For many older adults today, especially those aging solo, there is a stage of life in which they feel capable of continuing to live on their own, completely independent. In urban areas that means being able to navigate public transportation, walk comfortably and confidently for several blocks, and shop for the necessities of life. For those who live in suburban or rural areas, this stage also means still being able to drive, at least in daylight hours. There are no hard and fast numbers associated with this stage, but in general it includes people between the ages of 70-85.
For most people in that stage, it also means they have a circle of friends they can depend on to join them for a night of theater, a day trip to the city, or a short vacation. For those with family nearby, it is a stage that is often filled with visits to and from adult children and grandchildren.
As recently as 50 years ago, most people didn’t live long enough to warrant concern with this stage of life. The expected lifespan for a person born in the U.S. in 1950 (baby boomer) was 67 years. However, significant progress in medicine and science since that time has made it likely that baby boomers, especially women, who tend to be healthier overall, will live 85+ years. In fact, for every 100 women age 65, there are only 77 men, and when they get to age 85, women outnumber men in the U.S. by 2.6. The result is a lot of women (and a few men) living alone in later life.
In today’s world, “aging-in-place” usually means aging alone, and we have people aging alone all over the country. Some cities and municipalities have made age-friendly accommodations for older adults in their community by adding or modifying infrastructure such as non-slip pavement and curbs with ramps; sufficient pedestrian crossings with adequate crossing times; good signage inside and outside of public buildings; frequent and accessible transportation options; easy-to-reach community and health services; and clean, well-maintained public toilets. These and many more are part of the guidelines for age-friendly cities created by the World Health Organization (WHO).
These enhancements to most cities and towns in the U.S. have made senior living much easier and more enjoyable for older adults. However, once a person goes home for the evening, they can feel pretty isolated and alone for many hours. The solo agers I have spoken with in the last five years often share with me a concern they have about experiencing a medical emergency during the hours they are alone and not being able to get to a phone or even being unconscious. For most of them, it is not a nagging, constant worry, but rather something they think about from time to time.
Some concerned solo agers (especially those with serious underlying medical conditions) have subscribed to a medical alert service. These services consist of two components – a base station and a wearable device. When the subscriber presses a button on their wearable device, a call goes through to a monitoring center and subsequently to an operator who can assess the situation and dispatch emergency services if needed. Some services come with a GPS so the user can get help anywhere, and some even come with sophisticated fall detection sensors.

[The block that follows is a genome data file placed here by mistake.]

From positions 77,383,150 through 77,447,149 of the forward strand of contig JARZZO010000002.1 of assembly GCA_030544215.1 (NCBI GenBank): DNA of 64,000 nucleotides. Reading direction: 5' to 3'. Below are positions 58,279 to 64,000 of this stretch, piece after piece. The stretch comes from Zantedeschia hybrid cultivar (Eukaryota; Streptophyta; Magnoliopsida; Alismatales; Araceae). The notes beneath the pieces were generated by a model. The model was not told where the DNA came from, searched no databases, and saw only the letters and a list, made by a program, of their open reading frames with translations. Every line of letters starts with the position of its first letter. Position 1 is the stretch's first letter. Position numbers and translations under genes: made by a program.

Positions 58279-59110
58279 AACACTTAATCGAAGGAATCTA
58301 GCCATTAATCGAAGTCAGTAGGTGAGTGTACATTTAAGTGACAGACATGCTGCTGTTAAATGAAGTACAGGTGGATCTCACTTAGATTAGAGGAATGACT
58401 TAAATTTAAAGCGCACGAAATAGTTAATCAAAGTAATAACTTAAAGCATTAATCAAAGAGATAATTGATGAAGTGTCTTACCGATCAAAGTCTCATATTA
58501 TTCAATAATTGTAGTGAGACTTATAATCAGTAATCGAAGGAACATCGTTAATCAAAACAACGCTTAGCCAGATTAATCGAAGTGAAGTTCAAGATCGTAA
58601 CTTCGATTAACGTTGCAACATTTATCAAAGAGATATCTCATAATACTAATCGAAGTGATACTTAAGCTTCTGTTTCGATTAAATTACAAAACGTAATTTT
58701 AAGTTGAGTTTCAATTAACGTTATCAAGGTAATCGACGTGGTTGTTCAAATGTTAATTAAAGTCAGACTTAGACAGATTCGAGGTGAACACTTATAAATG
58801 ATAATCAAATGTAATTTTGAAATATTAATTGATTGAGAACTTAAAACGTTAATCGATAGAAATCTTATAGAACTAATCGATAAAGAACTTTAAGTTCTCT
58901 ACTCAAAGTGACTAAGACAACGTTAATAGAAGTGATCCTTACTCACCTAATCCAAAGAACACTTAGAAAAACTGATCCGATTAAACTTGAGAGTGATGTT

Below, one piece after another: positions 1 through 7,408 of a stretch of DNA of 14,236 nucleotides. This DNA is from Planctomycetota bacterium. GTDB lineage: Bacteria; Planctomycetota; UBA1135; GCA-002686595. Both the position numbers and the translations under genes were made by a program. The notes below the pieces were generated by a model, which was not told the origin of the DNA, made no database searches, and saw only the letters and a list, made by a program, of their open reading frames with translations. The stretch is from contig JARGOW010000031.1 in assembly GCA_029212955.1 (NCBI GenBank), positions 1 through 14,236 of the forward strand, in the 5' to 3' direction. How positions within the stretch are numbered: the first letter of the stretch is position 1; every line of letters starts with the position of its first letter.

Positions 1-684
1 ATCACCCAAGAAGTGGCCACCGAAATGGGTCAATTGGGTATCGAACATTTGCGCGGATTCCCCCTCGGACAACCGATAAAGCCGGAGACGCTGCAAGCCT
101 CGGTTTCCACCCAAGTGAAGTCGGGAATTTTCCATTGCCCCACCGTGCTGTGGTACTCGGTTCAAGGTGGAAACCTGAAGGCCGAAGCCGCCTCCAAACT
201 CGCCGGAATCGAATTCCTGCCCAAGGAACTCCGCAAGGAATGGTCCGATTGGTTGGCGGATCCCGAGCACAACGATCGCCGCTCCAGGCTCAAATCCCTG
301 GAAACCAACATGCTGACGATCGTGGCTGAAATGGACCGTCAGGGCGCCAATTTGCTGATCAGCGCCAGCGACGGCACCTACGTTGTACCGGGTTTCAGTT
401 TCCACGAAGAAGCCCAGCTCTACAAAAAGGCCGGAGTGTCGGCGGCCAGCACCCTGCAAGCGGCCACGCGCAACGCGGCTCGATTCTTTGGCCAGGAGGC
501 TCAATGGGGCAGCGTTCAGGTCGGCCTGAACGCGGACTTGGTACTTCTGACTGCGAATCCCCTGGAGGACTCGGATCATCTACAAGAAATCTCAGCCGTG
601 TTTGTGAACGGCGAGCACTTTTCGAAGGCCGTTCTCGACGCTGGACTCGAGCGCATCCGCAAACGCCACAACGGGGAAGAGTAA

These services are also appealing to the adult children of these seniors who worry about whether mom or dad will have a medical emergency. However, the older adults themselves are often reluctant to wear them, believing a bracelet or pendant with a help button brands them as frail and helpless.
Another safeguard option is a senior check-in service. When a subscriber signs up for this service, he or she gets a check-in call every day at a certain time. If the recipient does not answer after several tries, the service notifies the designated caregiver on the account (usually an adult child or other relative). With most services, if the caregiver does not respond the service calls the local authorities (police or fire station) to do a welfare check on the subscriber. Some of these services provide an automated call and others provide a personal (human) caller each day. As you can probably guess, these commercial check-in services are generally not free. They range from $15. To $150. per month, depending on whether you are okay with an automated call or require a human connection and whether you want additional check-in questions.
There are a few government-sponsored senior call services that are free. They are local, usually county-based, and staffed primarily by volunteers. Senior Touchline in Broward County, Florida is an example of such a service. A small handful of others exist around the country, mainly in places with an abundance of people over 65. Some places of worship also provide free check-in services, staffed exclusively by volunteers.
Snug Safe is one commercial program that has a basic free level. It is the newest player in the field and is based on an app for the smartphone. Subscribers set up the account, choose their emergency contacts and daily check-in time. The app then sends them an alert at their appointed time every day to check in. The subscriber then clicks on the app and taps the big green button. If the subscriber fails to respond, the app alerts the emergency contact by text. Snug has a more sophisticated plan that includes more levels of intervention, but if the subscriber is comfortable with smartphone technology and has an emergency contact nearby, the free app may be all that is necessary.
Baby boomers, as a whole, are comfortable with technology and the vast majority of that generation already uses smartphones and other tech devices for a multitude of reasons. Now, as they increasingly move into the age range where an additional safety device will be a consideration, an app-based system like Snug Safe is likely to be their first choice, if for no other reason than it isn’t like the one their grandparent used.